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Andrew Stark wins Fulbright

Andrew Stark, UTSC professor of management, has won a Fulbright Scholar Award (Fulbright photo)

Andrew Stark, UTSC professor of management, won a Fulbright Scholar Award and will spend the academic year at Columbia University conducting research for a book about US intellectual property conflicts.

"We are very pleased that Andy has won this award – a Fulbright often allows the best scholars to move ahead projects that will have real impact and significance. In this particular case, I can think of few other areas of scholarly research and writing as important as intellectual property issues. In addition, Stark will be able to bring a distinct Canadian perspective to bear upon his interactions with American colleagues at Columbia,” says Rick Halpern, dean and vice-principal, academic.

Stark’s book, A Theory of Intellectual Property in America, will examine the contentious US legal battles over patents and copyright through the lens of philosophy.

“If you look at how the legal community talks about intellectual property, they say the law is a mess. Nothing makes sense. That’s true if you look at the issue through a legal lens. If you use categories drawn from philosophy then you start to achieve some clarity,” Stark says.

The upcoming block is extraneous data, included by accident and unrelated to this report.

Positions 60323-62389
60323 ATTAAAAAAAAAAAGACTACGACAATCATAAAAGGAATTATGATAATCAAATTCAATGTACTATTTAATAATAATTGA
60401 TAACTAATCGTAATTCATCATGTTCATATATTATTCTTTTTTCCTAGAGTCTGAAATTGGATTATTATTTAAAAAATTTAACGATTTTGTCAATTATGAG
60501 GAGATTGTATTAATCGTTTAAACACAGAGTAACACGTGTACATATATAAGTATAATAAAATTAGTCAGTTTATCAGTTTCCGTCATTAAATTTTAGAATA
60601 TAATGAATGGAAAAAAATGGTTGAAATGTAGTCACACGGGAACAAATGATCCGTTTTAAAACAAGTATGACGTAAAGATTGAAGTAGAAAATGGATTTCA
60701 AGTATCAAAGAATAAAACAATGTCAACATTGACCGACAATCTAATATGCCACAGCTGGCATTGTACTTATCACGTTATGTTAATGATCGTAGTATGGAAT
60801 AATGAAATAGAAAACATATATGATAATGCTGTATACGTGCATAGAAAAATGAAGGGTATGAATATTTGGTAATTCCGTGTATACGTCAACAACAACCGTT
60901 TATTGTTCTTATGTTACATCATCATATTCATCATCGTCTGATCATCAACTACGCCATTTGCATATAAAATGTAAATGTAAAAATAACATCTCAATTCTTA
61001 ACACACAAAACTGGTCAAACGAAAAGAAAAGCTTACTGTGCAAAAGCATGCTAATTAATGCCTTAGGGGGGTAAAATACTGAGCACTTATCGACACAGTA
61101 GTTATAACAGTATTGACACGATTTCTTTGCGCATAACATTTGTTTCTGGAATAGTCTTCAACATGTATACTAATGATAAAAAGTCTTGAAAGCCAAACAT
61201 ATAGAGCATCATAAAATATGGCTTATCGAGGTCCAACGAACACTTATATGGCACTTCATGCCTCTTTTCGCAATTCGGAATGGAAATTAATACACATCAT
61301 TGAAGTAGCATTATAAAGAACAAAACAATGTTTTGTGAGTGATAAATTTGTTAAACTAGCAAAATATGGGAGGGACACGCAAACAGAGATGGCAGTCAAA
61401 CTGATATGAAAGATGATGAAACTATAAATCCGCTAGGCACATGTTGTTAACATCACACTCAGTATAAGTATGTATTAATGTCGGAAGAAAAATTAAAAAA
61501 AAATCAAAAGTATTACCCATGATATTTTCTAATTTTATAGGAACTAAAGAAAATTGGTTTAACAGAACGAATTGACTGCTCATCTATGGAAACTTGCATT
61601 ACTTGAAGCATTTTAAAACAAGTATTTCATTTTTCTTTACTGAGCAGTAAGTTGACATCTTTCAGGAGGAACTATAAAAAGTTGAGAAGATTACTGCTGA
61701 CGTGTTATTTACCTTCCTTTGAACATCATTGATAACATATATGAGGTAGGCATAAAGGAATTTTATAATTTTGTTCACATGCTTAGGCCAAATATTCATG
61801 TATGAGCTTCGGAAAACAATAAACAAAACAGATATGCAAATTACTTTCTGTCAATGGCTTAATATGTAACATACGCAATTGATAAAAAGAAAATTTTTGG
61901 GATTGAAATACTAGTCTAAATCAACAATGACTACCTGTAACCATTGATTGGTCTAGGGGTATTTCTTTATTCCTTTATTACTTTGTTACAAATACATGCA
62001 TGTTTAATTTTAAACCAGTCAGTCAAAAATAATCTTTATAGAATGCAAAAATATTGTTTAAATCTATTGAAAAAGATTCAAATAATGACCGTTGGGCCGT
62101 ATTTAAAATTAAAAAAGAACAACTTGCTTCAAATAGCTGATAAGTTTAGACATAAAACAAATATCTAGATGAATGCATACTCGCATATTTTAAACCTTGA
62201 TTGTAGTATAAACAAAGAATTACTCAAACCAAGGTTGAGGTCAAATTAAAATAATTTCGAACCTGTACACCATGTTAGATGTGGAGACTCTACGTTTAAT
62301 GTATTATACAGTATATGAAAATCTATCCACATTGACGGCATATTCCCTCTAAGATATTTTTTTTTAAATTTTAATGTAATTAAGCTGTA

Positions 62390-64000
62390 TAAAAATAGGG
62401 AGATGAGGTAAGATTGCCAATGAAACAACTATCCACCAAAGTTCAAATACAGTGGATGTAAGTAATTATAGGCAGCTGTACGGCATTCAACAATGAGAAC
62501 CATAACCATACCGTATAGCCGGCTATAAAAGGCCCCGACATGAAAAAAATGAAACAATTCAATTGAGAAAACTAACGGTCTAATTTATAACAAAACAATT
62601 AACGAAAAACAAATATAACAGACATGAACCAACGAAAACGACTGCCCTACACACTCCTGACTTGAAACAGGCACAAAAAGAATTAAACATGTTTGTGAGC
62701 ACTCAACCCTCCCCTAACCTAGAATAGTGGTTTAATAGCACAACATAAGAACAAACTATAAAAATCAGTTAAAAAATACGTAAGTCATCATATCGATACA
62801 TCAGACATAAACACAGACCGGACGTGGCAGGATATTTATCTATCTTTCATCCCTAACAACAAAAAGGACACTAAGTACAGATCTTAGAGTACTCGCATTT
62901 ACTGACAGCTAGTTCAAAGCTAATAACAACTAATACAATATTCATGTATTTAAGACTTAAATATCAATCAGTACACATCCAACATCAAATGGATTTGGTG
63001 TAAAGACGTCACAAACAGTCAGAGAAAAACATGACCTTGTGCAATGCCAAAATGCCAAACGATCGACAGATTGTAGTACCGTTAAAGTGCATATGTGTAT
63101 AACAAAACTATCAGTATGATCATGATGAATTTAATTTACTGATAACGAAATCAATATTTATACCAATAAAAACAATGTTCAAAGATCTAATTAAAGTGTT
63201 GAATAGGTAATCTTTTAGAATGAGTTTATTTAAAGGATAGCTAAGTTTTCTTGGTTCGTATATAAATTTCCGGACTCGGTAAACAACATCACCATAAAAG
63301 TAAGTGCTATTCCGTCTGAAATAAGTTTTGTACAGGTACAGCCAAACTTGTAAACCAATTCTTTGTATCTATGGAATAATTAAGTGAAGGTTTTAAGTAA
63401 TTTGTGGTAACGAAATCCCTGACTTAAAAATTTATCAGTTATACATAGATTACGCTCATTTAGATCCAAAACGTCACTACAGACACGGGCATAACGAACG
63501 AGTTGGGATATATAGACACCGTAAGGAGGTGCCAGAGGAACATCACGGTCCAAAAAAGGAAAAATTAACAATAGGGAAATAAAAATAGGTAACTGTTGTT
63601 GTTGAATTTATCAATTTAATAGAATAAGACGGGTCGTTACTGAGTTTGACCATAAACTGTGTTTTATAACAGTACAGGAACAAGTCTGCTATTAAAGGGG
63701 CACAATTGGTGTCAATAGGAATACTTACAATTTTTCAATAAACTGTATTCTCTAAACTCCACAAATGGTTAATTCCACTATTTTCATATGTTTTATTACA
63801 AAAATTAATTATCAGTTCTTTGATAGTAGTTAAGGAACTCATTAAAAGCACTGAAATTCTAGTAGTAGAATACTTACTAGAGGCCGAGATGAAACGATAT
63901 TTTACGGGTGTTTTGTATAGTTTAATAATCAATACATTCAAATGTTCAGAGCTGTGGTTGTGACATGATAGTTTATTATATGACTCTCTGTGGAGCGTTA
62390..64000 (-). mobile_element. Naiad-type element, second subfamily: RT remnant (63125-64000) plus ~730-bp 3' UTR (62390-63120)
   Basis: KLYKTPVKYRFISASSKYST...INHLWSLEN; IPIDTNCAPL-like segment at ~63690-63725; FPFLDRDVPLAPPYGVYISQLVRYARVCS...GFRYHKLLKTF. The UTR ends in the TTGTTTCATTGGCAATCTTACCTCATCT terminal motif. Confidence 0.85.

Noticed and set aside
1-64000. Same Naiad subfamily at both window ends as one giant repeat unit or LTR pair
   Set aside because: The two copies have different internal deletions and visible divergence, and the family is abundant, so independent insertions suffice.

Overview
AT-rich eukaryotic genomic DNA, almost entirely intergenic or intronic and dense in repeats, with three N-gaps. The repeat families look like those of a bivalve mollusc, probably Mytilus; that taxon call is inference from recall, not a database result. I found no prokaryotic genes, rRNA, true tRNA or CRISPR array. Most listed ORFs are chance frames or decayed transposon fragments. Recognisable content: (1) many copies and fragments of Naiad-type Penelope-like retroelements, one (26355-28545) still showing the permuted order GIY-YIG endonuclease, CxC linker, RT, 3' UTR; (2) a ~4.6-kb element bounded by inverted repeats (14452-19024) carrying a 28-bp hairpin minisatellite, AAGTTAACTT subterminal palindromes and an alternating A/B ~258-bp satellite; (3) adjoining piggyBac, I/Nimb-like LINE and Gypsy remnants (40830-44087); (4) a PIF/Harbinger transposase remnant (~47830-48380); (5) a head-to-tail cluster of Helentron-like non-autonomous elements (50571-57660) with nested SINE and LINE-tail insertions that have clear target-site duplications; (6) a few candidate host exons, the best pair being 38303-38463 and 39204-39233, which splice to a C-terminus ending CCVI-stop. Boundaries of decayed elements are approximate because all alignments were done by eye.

For example, he imagines the arguments if Joseph Conrad brought a copyright infringement suit against Francis Ford Coppola and claimed that the movie Apocalypse Now infringed on his novella Heart of Darkness. Both stories are about someone sailing up a river in a tropical country to find a powerful but insane figure. Coppola would argue that you can’t copyright the idea of a trip up a river. Conrad would argue that despite the differences between the stories, Coppola had stolen the expression of a more fundamental idea.

Stark says that by applying philosophical concepts in this and a number of other cases, he can show that a body of law that seems confusing in a legal sense is actually making distinctions that are sound in a philosophical sense.




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